BAFTA winner Bukky Bakray ‘will continue to grow’ says her theatre coach

Lizzie Edmonds
·2-min read
 (via REUTERS)
(via REUTERS)

The theatre coach of EE Bafta rising star winner Bukky Bakray has said the teen star was “humble” following her win and continued to want to "improve herself as an actress” despite her success.

Suzann McLean is the CEO & Artistic Director of Theatre Peckham - where east Londoner Bakray, 18, is currently studying the Originate Actor Training course.

Star Wars actor John Boyega, 29, started acting as a child at the same theatre.

McLean spoke to the Standard after her pupil Bakray took home the EE Rising Star Award at an all star 74th Bafta Awards.

She is known for the film Rocks - about two east London teenagers left to fend for themselves when their mother abandons them - which is Bakray’s first professional acting role.

For her portrayal of 15-year-oldShola “Rocks” Omotoso, she was also nominated the leading actress Bafta, alongside Frances McDormand and Vanessa Kirby.

Bukky BakrayPA
Bukky BakrayPA

Rising Star has previously been won by Kristen Stewart and Boyega himself.

Bakray has received a Critics’ Circle Film award for her role in the movie, which was directed by Sarah Gavron, who was behind 2015 film Suffragette.

Bakray is currently juggling her A-Levels with various filming projects - and the Originate Actor Training course, which is run in partnership with RADA and Guildhall School of Music and Drama.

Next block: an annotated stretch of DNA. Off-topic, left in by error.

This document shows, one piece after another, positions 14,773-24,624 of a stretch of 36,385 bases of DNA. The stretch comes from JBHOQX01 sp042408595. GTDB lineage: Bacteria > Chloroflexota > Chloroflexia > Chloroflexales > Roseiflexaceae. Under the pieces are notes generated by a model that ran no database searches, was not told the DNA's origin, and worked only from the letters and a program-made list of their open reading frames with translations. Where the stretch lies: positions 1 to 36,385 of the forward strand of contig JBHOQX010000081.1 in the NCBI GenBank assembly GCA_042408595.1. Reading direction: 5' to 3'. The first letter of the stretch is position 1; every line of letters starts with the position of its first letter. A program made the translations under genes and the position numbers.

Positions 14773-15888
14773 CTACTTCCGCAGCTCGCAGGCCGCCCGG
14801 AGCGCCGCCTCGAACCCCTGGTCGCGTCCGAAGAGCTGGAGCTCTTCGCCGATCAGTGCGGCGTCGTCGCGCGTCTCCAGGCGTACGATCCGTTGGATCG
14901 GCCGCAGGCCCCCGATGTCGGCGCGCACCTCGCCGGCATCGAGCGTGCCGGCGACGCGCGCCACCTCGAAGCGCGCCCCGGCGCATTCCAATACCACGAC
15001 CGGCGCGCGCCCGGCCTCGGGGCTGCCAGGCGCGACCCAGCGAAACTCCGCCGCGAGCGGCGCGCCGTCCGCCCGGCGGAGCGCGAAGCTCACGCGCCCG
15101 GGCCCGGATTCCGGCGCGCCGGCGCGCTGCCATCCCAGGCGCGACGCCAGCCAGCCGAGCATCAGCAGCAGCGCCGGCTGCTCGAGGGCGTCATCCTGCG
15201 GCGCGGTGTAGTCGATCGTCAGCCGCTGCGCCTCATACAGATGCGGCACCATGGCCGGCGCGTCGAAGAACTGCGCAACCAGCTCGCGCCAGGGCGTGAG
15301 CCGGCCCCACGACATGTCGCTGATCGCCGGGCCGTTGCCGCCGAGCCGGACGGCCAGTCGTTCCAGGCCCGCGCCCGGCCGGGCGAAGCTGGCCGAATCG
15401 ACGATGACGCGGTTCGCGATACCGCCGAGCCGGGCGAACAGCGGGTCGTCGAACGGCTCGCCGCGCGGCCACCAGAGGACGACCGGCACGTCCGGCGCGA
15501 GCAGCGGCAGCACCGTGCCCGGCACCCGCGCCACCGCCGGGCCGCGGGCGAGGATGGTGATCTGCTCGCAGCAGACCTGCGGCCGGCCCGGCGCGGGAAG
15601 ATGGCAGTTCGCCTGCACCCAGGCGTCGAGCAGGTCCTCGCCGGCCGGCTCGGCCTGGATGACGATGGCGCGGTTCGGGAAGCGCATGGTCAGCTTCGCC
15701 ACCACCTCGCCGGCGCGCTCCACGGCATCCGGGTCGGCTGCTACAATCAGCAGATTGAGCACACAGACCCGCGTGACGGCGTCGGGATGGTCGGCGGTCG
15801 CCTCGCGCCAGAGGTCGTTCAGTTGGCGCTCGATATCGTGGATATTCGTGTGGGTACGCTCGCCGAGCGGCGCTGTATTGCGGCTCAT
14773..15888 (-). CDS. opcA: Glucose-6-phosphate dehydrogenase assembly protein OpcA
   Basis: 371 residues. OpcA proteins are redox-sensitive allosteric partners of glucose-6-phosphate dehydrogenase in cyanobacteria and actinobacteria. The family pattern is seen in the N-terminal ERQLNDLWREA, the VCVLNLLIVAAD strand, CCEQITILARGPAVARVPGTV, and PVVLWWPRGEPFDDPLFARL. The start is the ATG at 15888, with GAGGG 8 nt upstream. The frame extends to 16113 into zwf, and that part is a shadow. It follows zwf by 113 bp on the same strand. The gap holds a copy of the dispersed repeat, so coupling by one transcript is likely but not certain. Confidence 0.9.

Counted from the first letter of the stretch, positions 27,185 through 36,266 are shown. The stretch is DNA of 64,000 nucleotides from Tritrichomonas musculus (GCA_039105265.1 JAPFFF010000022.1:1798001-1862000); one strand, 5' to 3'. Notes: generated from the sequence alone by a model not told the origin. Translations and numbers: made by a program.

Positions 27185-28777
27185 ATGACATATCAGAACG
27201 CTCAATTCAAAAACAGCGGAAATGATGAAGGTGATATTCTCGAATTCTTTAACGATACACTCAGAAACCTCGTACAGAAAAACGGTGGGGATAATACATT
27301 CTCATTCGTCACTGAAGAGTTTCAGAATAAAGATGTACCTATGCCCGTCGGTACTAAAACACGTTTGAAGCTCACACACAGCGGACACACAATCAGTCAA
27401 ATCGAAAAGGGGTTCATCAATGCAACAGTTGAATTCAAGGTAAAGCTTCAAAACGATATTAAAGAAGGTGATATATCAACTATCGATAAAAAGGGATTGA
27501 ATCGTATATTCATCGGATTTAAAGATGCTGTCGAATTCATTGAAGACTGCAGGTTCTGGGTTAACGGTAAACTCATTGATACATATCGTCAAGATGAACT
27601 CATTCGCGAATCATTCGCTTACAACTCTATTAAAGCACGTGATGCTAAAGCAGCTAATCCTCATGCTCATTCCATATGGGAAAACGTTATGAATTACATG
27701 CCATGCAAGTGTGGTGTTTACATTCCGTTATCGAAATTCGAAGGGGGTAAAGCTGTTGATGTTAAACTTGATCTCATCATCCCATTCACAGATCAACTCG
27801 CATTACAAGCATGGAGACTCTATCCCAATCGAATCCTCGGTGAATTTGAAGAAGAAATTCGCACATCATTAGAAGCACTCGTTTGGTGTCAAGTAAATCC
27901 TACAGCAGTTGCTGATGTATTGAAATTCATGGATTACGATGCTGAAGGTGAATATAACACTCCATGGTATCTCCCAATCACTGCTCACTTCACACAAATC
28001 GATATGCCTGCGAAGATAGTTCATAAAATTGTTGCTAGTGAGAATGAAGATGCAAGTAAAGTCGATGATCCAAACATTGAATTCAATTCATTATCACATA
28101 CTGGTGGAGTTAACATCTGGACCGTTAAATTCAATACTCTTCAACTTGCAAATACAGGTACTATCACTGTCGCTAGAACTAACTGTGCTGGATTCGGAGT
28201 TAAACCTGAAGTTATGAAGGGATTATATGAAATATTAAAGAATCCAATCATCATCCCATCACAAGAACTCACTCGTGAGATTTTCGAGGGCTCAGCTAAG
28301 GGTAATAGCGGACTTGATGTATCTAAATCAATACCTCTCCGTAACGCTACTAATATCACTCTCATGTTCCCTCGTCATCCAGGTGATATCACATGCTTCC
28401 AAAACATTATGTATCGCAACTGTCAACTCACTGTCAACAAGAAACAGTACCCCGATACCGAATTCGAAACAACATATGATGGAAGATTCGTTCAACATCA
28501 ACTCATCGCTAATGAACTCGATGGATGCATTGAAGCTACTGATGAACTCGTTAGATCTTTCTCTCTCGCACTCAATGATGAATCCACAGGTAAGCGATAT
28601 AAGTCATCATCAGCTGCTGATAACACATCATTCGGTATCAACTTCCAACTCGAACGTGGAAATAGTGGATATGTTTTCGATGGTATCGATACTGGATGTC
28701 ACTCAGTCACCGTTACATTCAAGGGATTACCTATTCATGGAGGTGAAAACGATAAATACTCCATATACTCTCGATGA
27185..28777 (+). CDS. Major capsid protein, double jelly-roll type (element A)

When asked how Bakray was as a young actress and how she would be accepting her prize, McClean said: “She is so humble. And really wanting to learn. When you go and win a Bafta it can give you the opportunity to think that is all the learning that there is. She is not in that space at all.

“Bukky really wants to build herself as an actress, so she wanted to take this course so she could continue to grow and learn.”

She said Bukky’s win - and the success of actors like Boyega - was proof of how necessary grass roots organisations like hers were to the British arts scene and to young people generally.

She said: “Places like Theatre Peckham that is so grass roots - are important in that they tell people to be who they are, and teach them to be their authentic self. Bukky’s acceptance speech, she was just her. And that is what I want young people to understand. [She is proof that] this industry is really tricky to get into, but actually you don’t have to change yourself to be in the industry.”

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